Friday, 27 January 2012
Speeches Of Oliver Cromwell, 1644-1658 (1901) [Paperback] , Charles L. Stainer (Editor)
It is an open fact that little of Cromwell´s early life is known about and hardly anything is down on paper. Cromwell´s political activity spans the years 1629 to 1658, From 1629-1644 historical material is very scarce, which is why Stainer begins his collected works in the year 1644,
Stainer correctly warns his readers and our readers it must be said "of how much must be missing", Despite the knowledge that Cromwell did take part in constitutional debates that preceded the outbreak of the Civil War next to nothing survives. Given this problem, Stainer felt it was legitimate to add what he calls " substance " to a large number of speeches. Which means to fill in the blanks of Cromwell´s life with the words of other people.My feelings on this matter are that the words of others should be at the back of a book with an explanation as to who said them and how accurate they are.
Stainer justified adding them because in his words they "give greater continuity to the book, they enable us to form a more general estimate of Cromwell's speech-making, and to realise the poverty of our historical records". Whether we have the actual texts of these so called speeches is the new collection of historians working with John Morrill to find out. After all, a collection of speeches should be an accurate historical account and not a just a literary exercise.
Take for instance Stainer´s use of Bulstrode Whitlockes writings The Lord General's discourse with Lord Whitelocke, urging him to accept the Swedish Embassy, Sept. 13, 1653.
Whitdocke. I was to attend your Excellency but missed of you.
Cromwell. I knew not of it ; you are always welcome to me. I hope you have considered the proposal I made to you, and are willing to serve the Commonwealth.
Whitlocke. I have fully considered it ; and with humble thanks acknowledge the honour intended me, and am most willing to serve your Excellency and the Commonwealth ; but in this particular, I humbly beg your excuse. I have endeavoured to satisfy my own judgement and my nearest relations, but can do neither,nor gain a consent; and I should be very unworthy and ungrateful to go against it.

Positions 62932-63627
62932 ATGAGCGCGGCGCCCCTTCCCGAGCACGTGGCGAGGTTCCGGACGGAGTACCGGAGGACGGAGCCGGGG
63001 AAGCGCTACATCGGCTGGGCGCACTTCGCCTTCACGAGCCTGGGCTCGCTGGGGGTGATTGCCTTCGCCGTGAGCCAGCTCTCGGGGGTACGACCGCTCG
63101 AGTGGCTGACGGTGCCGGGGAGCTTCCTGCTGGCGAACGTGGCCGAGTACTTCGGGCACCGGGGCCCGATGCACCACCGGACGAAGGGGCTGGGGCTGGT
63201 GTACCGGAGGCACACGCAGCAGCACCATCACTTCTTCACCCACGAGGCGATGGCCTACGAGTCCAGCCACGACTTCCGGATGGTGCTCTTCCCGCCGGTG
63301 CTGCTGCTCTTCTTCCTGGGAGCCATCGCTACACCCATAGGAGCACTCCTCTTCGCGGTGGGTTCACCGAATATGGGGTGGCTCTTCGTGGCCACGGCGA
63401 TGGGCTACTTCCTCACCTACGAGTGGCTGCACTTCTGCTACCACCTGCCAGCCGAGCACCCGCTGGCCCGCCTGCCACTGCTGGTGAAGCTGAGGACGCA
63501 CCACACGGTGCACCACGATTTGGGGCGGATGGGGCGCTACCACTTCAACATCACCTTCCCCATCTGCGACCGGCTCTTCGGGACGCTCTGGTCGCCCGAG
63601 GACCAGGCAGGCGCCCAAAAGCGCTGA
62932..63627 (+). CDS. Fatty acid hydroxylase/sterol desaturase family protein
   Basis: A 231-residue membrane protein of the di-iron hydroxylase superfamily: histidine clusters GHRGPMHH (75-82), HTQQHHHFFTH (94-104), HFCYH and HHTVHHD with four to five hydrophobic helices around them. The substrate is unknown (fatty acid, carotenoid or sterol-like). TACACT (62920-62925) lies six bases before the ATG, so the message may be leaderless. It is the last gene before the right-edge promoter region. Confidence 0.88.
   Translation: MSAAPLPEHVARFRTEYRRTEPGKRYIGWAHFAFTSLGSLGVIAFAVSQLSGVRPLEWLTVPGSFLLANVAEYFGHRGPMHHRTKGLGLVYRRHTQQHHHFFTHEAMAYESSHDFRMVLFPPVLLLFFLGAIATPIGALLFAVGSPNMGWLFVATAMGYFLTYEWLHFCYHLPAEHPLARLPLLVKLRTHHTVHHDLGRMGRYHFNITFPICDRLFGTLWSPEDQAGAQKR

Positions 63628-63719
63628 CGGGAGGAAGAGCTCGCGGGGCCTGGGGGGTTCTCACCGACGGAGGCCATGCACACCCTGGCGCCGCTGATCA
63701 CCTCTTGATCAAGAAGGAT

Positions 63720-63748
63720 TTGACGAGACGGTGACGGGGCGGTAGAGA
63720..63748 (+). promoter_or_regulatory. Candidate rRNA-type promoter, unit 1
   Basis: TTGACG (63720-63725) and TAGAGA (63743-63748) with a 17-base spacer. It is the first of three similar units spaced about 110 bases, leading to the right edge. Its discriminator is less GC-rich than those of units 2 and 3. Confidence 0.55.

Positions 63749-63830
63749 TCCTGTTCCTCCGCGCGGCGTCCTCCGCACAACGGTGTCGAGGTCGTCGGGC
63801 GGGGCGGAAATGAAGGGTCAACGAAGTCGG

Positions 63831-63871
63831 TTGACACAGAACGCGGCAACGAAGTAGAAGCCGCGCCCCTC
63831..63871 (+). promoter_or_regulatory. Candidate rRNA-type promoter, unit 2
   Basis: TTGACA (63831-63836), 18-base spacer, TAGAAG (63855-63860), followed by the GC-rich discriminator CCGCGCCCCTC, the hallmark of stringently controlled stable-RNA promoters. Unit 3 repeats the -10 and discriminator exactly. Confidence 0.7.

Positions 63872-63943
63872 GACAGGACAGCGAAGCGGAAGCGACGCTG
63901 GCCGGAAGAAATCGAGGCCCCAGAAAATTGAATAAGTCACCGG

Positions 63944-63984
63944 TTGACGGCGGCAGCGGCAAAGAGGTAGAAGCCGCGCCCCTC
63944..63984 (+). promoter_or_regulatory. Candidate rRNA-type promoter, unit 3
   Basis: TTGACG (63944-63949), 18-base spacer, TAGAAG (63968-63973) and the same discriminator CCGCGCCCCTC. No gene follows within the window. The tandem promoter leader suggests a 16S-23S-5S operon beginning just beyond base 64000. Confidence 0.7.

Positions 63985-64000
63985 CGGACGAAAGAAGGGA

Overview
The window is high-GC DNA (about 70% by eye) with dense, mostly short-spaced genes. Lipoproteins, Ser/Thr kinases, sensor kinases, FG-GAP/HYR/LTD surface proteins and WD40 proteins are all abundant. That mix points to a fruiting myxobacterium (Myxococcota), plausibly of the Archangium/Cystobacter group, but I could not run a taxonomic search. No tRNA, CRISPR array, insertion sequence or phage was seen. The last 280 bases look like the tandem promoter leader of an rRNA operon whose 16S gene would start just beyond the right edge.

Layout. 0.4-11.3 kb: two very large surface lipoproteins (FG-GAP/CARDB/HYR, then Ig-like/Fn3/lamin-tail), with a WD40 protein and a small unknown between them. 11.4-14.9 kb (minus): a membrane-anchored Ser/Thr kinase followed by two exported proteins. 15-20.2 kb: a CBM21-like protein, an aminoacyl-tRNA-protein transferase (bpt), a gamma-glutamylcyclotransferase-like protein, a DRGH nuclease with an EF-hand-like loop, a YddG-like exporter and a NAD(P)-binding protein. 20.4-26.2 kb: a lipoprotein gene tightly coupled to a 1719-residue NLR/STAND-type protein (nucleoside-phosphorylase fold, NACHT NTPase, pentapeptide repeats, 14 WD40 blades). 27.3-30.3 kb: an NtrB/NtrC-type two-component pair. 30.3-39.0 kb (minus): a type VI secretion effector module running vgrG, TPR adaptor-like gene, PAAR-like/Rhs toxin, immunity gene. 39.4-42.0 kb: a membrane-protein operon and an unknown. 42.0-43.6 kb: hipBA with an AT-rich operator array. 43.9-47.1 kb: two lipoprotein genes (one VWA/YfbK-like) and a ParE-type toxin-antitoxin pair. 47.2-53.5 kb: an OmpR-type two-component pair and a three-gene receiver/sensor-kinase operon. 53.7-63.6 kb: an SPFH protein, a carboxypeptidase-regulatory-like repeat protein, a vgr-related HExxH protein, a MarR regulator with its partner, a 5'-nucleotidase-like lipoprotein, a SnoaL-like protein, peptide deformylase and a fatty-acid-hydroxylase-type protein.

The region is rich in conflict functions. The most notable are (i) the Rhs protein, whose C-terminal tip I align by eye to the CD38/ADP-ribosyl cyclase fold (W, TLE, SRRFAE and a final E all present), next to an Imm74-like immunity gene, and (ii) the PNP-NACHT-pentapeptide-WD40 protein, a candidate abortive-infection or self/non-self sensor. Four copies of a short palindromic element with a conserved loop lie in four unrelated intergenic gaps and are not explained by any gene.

It would appear that this conversation was recorded by Whitlocke. Stainer should have taken more care in using this record. Whitlocke was hardly an actual figure and was very partisan when it comes to Cromwell. Stainer should have warned his audience as to the reliability of such a subjective piece of writing.
Other than the above-mentioned criticism Strainer's collected speeches he seems to have held a relatively disciplined and principled editorial approach to the text of Cromwell´s speeches and writings. He has only altered the text when no proper sense can possibly be made, or "where the sentences are so confused as to make restoration impossible". The punctuation is mostly Stainer´s. I am unaware if Stainer had help on this volume perhaps Professor Morrill´s team will tell us. Stainer has corrected the grammar but not being an expert on 17th century or that matter 21st-century grammar someone with a knowledge of both will need to comment on Stainer´s accuracy.
One major problem confronting the OUP [Oxford University Press] Team and John Morrill, in particular, is how they approach the Putney Debates. Stainer whom it would seem had substantial access to the Clarke Papers only choose to relay only a small part of the debates and therefore managed to reduce the dramatic scenes at Putney and Saffron Walden to little more than a Cromwell led debating society. My feelings as regards the OUP¨will be that the most important elements of the Putney debates must be produced in full regardless of whether Cromwell was speaking or not. After all the debates at Putney involved the question of profound importance not only to people of the 17th century but resonate even today.Discussions over private property, social inequality and the right to democracy are still contemporary issues.
Morrill´s OUP team will have to to make important decisions on whether the texts used by previous editions of collected works are accurate and were they written at the time or much afterwards. Stainer explains the problem he had and no doubt the Oxford team will have the same problems "it is quite astonishing to find so much diversity when one of the texts appears to be fairly complete and grammatical. The 'only explanation that can be suggested is, that these versions were not taken down at the time of the speech, but are founded on original reports sufficiently difficult to decipher to permit of such variations". Morrill has already warned that while they aim to achieve the highest academic standard in their work grey areas as regards the voracity of certain of Cromwell´s speech will always exist.